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  Topic Review (Newest First)
03-05-2014 09:14 AM
Re: Installing dodger questions

One idea would be to take/cut the bottom bracket off the existing frame and make extensions. The extension I'm envisioning would have 2 pieces. The first piece is the main, "outer" piece and is your desired 6" long piece and it matches the outer and inner diameters of the existing frame. If it was mounted using set-screws, the original bracket can be reused and put at the bottom of this first piece. The second piece of the extension is an inner tube whose outer diameter is the same as (actually just a HAIR smaller than) the inner diameter of your existing frame's tube. This one would be cut to be about 12" long. The inner tube slides inside the main, outer extension tube and also into the existing frame. Set-screws, pins, or bolts are used to attach the inner piece/tube to both the existing frame and the outer piece of the extension.

Another idea would be to use something like this:
Stainless Steel Rail Fitting Tees 90 deg 1-1/4"

Or this:

Stainless Steel Connection 1"

I'm not sure how well something as short as those would work if someone pulls on/leans on/falls against the bimini, though. I think I'd prefer to have some of the force distributed along a bigger portion of the frame, that's why I suggested the set-up above. Of course, never having actually done any of these options, I could be WAY off base, but...

And, of course, the most obvious way to get the desired 6" is to buy a new bimini that is taller than you need and "just" cut it down.
03-04-2014 10:38 PM
Re: Installing dodger questions

Yes it came out well leaving me now with a different question. My profile pic shows the original bimini still in place. It is now gone but would appear to be a candidate to shade the rest of the cockpit if hung right. It fits length and width wise real well. The challenge is height. Using the coaming just forward of the primary winches would seem most natural. However how do I get the needed 6" height increase needed to give me clear vision forward over top of dodger.
02-25-2014 06:40 AM
Re: Installing dodger questions

That looks quite a bit better than I would think a repurposed dodger from a different boat ever could. However, I would remain concerned that the flap over your side window is going to flog and do some damage. Good luck.
02-24-2014 08:31 PM
Re: Installing dodger questions

Thanks all. I went with the common sense connectors. Came out pretty good. Will probably have a pro fit it to boat when it gets warmer around here.
02-24-2014 01:58 PM
Re: Installing dodger questions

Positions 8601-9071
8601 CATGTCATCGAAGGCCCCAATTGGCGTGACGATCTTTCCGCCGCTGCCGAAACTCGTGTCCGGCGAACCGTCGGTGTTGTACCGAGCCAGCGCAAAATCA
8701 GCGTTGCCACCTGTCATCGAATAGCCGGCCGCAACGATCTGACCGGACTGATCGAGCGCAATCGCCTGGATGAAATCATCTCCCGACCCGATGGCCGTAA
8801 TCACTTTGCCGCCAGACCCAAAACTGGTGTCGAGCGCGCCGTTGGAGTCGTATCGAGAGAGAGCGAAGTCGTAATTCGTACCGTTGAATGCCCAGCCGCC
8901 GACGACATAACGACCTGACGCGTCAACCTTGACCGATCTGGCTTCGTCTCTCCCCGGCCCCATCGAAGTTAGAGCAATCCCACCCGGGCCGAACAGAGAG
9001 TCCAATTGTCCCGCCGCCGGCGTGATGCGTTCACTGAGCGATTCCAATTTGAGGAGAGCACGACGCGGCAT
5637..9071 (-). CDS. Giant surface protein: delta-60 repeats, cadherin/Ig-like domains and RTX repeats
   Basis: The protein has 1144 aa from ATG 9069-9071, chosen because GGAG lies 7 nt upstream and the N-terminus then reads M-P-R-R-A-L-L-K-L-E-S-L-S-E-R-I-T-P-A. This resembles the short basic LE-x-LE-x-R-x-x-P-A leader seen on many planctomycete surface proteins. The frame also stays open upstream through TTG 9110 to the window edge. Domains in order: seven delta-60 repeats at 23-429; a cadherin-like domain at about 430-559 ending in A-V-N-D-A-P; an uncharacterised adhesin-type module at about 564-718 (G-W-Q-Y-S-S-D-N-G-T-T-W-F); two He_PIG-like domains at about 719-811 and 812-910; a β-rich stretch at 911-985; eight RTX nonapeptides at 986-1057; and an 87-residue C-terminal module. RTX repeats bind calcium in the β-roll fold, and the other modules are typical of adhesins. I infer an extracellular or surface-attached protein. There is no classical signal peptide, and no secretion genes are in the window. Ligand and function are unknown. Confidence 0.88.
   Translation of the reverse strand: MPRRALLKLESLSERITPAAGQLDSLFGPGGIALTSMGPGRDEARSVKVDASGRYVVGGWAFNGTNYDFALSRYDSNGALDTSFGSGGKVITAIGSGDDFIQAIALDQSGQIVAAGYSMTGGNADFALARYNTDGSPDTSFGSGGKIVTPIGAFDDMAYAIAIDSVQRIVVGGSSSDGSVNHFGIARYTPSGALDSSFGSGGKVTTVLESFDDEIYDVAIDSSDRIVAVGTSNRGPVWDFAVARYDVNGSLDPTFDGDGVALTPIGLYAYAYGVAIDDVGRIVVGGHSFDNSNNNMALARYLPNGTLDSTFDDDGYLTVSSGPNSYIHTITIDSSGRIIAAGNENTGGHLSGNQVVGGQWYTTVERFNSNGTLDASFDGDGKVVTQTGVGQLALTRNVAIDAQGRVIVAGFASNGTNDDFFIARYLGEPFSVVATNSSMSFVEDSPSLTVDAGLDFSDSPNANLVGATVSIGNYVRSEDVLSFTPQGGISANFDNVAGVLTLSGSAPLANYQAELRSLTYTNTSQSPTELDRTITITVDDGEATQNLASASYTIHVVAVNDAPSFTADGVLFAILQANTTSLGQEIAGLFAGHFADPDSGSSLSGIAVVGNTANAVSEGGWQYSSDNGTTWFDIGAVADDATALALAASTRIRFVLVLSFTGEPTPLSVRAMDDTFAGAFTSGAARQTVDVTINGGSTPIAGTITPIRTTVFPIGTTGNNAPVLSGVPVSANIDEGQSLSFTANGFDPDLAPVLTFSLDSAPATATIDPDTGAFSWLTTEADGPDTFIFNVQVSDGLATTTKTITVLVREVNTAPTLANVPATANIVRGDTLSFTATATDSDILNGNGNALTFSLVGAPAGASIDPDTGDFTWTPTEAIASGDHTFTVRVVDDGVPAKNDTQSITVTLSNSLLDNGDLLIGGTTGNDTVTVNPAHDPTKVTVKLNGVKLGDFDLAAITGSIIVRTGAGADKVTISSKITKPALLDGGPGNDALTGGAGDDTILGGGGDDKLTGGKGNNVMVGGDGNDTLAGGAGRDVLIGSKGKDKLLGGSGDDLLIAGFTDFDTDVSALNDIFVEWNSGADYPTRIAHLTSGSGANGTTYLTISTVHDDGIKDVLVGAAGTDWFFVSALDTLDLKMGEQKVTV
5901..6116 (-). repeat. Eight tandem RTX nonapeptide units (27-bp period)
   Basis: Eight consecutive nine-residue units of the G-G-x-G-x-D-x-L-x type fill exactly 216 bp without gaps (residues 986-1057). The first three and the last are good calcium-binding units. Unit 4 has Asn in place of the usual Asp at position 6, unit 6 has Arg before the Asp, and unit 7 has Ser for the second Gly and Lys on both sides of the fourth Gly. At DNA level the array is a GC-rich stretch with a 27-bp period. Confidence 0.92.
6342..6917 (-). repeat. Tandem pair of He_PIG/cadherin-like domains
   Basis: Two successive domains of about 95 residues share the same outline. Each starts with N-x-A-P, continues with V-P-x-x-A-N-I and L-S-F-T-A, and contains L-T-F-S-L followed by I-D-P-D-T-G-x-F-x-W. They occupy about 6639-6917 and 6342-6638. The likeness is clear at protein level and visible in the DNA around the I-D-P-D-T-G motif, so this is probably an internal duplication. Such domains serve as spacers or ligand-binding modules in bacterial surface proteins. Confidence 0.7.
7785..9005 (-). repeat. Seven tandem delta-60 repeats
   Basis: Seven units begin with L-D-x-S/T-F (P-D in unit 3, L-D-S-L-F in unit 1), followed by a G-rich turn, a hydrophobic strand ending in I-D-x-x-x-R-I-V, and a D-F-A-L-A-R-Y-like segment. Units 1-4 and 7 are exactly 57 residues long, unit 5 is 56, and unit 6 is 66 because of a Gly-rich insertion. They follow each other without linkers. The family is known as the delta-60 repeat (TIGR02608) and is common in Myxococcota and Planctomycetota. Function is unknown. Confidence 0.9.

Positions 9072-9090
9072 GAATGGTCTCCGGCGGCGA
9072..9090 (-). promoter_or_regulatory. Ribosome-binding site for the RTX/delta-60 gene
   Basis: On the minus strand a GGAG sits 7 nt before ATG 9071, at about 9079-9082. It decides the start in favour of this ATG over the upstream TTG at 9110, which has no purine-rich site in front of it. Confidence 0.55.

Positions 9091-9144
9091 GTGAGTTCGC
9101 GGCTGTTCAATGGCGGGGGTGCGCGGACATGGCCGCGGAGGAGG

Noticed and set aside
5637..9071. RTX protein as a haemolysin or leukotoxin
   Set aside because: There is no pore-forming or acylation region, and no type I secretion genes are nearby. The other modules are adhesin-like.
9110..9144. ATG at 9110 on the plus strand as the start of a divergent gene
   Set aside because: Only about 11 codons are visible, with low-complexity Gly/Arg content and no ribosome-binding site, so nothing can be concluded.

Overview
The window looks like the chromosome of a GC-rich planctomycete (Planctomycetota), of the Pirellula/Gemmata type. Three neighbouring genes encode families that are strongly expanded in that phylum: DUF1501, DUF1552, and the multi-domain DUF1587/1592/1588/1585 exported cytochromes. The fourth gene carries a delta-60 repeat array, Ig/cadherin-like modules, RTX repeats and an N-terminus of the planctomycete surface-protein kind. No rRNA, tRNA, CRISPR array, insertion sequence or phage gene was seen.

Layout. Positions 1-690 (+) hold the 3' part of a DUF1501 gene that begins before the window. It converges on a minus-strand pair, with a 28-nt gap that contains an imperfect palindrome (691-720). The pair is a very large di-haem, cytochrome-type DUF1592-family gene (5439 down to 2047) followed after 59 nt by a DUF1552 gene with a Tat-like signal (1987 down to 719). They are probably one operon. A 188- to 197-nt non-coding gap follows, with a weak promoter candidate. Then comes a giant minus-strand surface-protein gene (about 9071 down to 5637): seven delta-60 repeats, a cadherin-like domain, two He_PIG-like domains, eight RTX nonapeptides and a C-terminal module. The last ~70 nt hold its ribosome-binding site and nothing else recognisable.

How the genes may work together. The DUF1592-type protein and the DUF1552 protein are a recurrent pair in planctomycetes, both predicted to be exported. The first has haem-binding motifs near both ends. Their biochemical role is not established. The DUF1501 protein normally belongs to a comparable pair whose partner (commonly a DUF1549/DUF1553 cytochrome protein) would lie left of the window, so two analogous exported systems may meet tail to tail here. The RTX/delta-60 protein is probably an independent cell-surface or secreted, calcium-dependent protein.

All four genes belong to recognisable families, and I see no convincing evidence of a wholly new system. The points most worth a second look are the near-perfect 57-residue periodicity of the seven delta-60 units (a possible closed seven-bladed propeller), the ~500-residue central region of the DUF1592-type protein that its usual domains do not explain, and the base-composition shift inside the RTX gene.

It looks like if you moved the stainless frame back a few inches, the curved bottom of the dodger would miss that fixed portlight. I don't know how much you can move it back before it no longer covers the seahood though.
Don't use silicon spray without protecting for overspray (you don't want it on the deck)
02-24-2014 01:35 PM
Re: Installing dodger questions

You can also hit your fasteners with a shot of silicone to keep corrosion down.

Do, though, be picky about what you clean the Strataglass with. Don't use windex or the like. General cleaning with soap and water. You can buy specific cleaner for Strataglass, IMAR is pretty good stuff. You use it quite sparingly, it'll last a long time

The Care and Feeding of Strataglass
02-24-2014 09:04 AM
Re: Installing dodger questions

Originally Posted by Markwesti View Post
For the leading edge that attaches to the cabin top mine has a piece of teak screwed to the cabin top . The leading edge of the teak is angled back to match the angle of the leading edge of the dodger , lift dot pegs are screwed in the teak . Lift dot females are in the dodger .
This works very well and also helps keep water from running under the dodger in bad weather.
No matter what type of fastener you use monthly lubrication (I use Vaseline) will help the longevity.
02-23-2014 07:34 PM
Re: Installing dodger questions

Thanks all. This confirms velcro as a bad idea. If you look close each key corner has the female/receiver part of a common sense connector so I think I could get away at least for temporary with installing some studs where needed. To show how cheap I can be, i took the dodger home, let it warm up indoors and then with a hairdryer got the strategiesStrataglass supple again. I then cleaned the torn sections carefully and with more heat pulled the tears together nicely and applied clear vinyl tape. Again a temp fix but one that causes the dodger to better hold its shape. This will allow me to go for a tight fit on the boat using the common sense connectors. After that I will get better pics and work with canvas guy during hot summer months. Hope to update with pics unless it looks too ugly. :-)
02-23-2014 12:45 PM
Re: Installing dodger questions

I would highly recommend against snaps, unless you are sailing in fresh water. They corrode up pretty quickly and become unusable, often tearing out with the pressure necessary to open them. There are Twist Studs that are stronger, never corrode and they cannot open accidentally. The only drawback is you must have the female pieces installed by a canvas person, unless you want to buy a $300.00 tool.
02-23-2014 11:36 AM
Re: Installing dodger questions

For the leading edge that attaches to the cabin top mine has a piece of teak screwed to the cabin top . The leading edge of the teak is angled back to match the angle of the leading edge of the dodger , lift dot pegs are screwed in the teak . Lift dot females are in the dodger .
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